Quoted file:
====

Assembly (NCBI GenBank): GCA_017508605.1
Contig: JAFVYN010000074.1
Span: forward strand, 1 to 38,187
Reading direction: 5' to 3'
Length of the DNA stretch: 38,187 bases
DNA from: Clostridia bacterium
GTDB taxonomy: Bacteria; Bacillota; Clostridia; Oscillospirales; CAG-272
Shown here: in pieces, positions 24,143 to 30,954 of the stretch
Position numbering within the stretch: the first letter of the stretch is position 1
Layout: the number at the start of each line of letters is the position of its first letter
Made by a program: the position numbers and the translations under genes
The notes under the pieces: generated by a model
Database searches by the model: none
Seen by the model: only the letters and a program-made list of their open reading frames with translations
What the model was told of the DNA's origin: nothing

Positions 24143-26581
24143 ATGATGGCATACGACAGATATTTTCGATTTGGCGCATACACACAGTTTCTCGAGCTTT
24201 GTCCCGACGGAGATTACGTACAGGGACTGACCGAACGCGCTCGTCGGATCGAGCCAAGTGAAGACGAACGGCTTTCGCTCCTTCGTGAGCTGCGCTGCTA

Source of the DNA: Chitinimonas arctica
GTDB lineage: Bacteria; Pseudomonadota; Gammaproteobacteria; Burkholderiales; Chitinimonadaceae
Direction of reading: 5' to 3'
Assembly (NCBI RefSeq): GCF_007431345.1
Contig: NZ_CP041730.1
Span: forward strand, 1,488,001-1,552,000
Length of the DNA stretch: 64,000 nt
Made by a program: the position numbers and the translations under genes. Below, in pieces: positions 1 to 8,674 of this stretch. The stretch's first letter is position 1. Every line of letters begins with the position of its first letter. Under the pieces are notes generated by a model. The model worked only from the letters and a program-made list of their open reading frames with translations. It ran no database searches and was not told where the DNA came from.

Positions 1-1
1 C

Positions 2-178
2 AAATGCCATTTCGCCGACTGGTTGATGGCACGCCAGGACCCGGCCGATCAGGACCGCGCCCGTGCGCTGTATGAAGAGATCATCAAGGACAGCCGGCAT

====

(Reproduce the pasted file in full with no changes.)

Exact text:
Assembly (NCBI GenBank): GCA_017508605.1
Contig: JAFVYN010000074.1
Span: forward strand, 1 to 38,187
Reading direction: 5' to 3'
Length of the DNA stretch: 38,187 bases
DNA from: Clostridia bacterium
GTDB taxonomy: Bacteria; Bacillota; Clostridia; Oscillospirales; CAG-272
Shown here: in pieces, positions 24,143 to 30,954 of the stretch
Position numbering within the stretch: the first letter of the stretch is position 1
Layout: the number at the start of each line of letters is the position of its first letter
Made by a program: the position numbers and the translations under genes
The notes under the pieces: generated by a model
Database searches by the model: none
Seen by the model: only the letters and a program-made list of their open reading frames with translations
What the model was told of the DNA's origin: nothing

Positions 24143-26581
24143 ATGATGGCATACGACAGATATTTTCGATTTGGCGCATACACACAGTTTCTCGAGCTTT
24201 GTCCCGACGGAGATTACGTACAGGGACTGACCGAACGCGCTCGTCGGATCGAGCCAAGTGAAGACGAACGGCTTTCGCTCCTTCGTGAGCTGCGCTGCTA

Source of the DNA: Chitinimonas arctica
GTDB lineage: Bacteria; Pseudomonadota; Gammaproteobacteria; Burkholderiales; Chitinimonadaceae
Direction of reading: 5' to 3'
Assembly (NCBI RefSeq): GCF_007431345.1
Contig: NZ_CP041730.1
Span: forward strand, 1,488,001-1,552,000
Length of the DNA stretch: 64,000 nt
Made by a program: the position numbers and the translations under genes. Below, in pieces: positions 1 to 8,674 of this stretch. The stretch's first letter is position 1. Every line of letters begins with the position of its first letter. Under the pieces are notes generated by a model. The model worked only from the letters and a program-made list of their open reading frames with translations. It ran no database searches and was not told where the DNA came from.

Positions 1-1
1 C

Positions 2-178
2 AAATGCCATTTCGCCGACTGGTTGATGGCACGCCAGGACCCGGCCGATCAGGACCGCGCCCGTGCGCTGTATGAAGAGATCATCAAGGACAGCCGGCAT